Bullying, Homophobia, Prisons, Oh My!

I was shocked to see a video where a Mesa, AZ principal forced two boys to hold hands as a punishment for fighting (Per AV's comments below, the boys were given a choice of punishments which included this option). The video shows fellow students ridiculing two boys. Let's not focus on the crime (that is not the point). No matter what the reason this punishment is wrought with legal(?) and ethical issues. The situation points a bad, bad light on the principal and the school. Here are the messages the principal sent the students and the community.


"Bullying is OK in my school."

  • The principal created a structure where the students could / would / should get harassed. 
  • Leaders are there to protect students from such behaviors NOT reinforce or create safe havens for those behavior. This principal showed if one has a good reason, it is OK to bully other person.
  • "One's sexual orientation is cause for harassment."

  • The principal allowed / wanted students to be bullied based on ‘perceived’ sexual orientation.
  • Doing this sent the message that being gay (even though the students were not) is bad. The punishment reinforced that gay=wrong=bad and was DESERVING of ridicule.
  • Another message sent is that simply being seen as gay (as demonstrated through holding hands) is worse than causing physical injury to another human being.
  • "Schools are not safe places and should be treated like prisons."

  • Schools are often likened to prisons; these acts reinforce that vision.
  • By allowing a fist fight to be refocused into a sanctioned verbal attack, the principal created a prison-like (well, the Hollywood version of a prison) environment where punishments can be given by those on the inside.
  • School leaders have a challenging job. I get that. I honor that. Using one's power to advocate bullying, support homophobic slurs, and to create a prison mentality is simply opposite the call of duty.

    Note to the community: The place to put pressure is on the school board. It is their responsibility to create welcoming and comfortable schools. Let's hope they act responsibly. 

    Image credit: Flicker user Vectorportal

    3D printing might save your life one day. It's transforming medicine and health care.

    What can 3D printing do for medicine? The "sky is the limit," says Northwell Health researcher Dr. Todd Goldstein.

    Northwell Health
    Sponsored by Northwell Health
    • Medical professionals are currently using 3D printers to create prosthetics and patient-specific organ models that doctors can use to prepare for surgery.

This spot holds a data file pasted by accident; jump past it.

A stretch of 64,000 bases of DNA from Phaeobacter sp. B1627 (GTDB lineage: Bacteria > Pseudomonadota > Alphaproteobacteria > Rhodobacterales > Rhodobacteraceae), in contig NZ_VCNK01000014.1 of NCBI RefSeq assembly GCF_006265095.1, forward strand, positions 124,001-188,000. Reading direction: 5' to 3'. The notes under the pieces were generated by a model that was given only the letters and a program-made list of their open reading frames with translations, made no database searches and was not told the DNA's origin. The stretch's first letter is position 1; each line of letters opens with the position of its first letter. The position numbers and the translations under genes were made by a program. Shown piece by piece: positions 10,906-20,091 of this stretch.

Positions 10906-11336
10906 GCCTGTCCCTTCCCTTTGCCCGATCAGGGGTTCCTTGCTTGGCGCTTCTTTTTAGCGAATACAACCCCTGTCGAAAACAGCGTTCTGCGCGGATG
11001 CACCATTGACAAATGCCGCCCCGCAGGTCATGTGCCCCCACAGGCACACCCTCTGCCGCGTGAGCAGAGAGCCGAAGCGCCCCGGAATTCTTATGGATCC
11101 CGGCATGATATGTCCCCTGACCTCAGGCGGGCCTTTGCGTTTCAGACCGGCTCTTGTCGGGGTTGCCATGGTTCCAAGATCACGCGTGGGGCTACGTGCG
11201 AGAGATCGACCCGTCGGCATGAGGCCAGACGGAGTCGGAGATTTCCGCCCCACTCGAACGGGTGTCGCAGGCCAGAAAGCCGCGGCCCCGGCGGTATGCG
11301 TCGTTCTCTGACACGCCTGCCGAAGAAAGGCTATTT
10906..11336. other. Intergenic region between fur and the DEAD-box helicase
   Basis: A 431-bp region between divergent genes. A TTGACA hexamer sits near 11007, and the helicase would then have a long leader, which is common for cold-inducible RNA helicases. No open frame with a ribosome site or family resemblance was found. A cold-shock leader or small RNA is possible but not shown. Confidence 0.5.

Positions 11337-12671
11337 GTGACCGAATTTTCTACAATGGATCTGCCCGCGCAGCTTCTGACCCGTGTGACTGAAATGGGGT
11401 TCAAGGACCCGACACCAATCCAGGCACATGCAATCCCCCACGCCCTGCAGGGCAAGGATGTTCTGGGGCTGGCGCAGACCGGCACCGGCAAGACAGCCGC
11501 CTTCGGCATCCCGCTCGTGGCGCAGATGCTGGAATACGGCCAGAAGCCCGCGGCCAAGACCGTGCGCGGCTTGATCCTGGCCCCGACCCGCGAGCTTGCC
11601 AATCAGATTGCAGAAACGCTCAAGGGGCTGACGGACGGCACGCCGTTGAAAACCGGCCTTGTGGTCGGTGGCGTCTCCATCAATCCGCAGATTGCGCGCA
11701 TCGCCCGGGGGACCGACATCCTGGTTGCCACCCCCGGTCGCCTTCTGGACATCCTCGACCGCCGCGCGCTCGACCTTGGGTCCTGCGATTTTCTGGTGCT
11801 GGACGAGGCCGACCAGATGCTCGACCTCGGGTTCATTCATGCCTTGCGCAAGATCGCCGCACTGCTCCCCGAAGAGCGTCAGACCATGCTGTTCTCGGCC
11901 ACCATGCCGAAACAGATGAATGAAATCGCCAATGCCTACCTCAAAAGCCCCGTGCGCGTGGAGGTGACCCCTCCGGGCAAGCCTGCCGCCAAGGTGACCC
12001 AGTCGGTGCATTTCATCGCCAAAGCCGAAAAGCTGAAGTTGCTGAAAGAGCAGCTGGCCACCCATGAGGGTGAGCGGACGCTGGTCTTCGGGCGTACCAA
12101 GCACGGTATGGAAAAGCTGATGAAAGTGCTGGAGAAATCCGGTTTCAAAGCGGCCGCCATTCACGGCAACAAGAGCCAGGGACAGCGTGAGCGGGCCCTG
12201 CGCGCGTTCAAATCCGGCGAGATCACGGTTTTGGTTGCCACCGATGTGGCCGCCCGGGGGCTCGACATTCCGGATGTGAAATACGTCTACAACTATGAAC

• Eventually, scientists hope to print patient-specific organs that can be transplanted safely into the human body.
    • Northwell Health, New York State's largest health care provider, is pioneering 3D printing in medicine in three key ways.
    Keep reading Show less

    Beyond Meat announces plan to sell ‘ground beef’ in stores. Shares skyrocket.

    Beyond Beef sizzles and marbleizes just like real beef, Beyond Meat says.

    Culture & Religion
    • Shares of Beyond Meat opened at around $200 on Tuesday morning, falling to nearly $170 by the afternoon.
    • Wall Street analysts remain wary of the stock, which has been on a massive hot streak since its IPO in May.
    • Beyond Meat faces competition from Impossible Foods and, as of this week, Tyson.
    Keep reading Show less

    Thumbs up? Map shows Europe’s hitchhiking landscape

    Average waiting time for hitchhikers in Ireland: Less than 30 minutes. In southern Spain: More than 90 minutes.

    Image: Abel Suyok
    Strange Maps
    • A popular means of transportation from the 1920s to the 1980s, hitchhiking has since fallen in disrepute.
    • However, as this map shows, thumbing a ride still occupies a thriving niche – if at great geographic variance.
    • In some countries and areas, you'll be off the street in no time. In other places, it's much harder to thumb your way from A to B.
    Keep reading Show less

    Can you guess which state has the most psychopaths?

    A recent study used data from the Big Five personality to estimate psychopathy prevalence in the 48 contiguous states and Washington, D.C.

    Surprising Science
    • The study estimated psychopathy prevalence by looking at the prevalence of certain traits in the Big Five model of personality.
    • The District of Columbia had the highest prevalence of psychopathy, compared to other areas.
    • The authors cautioned that their measurements were indirect, and that psychopathy in general is difficult to define precisely.
    Keep reading Show less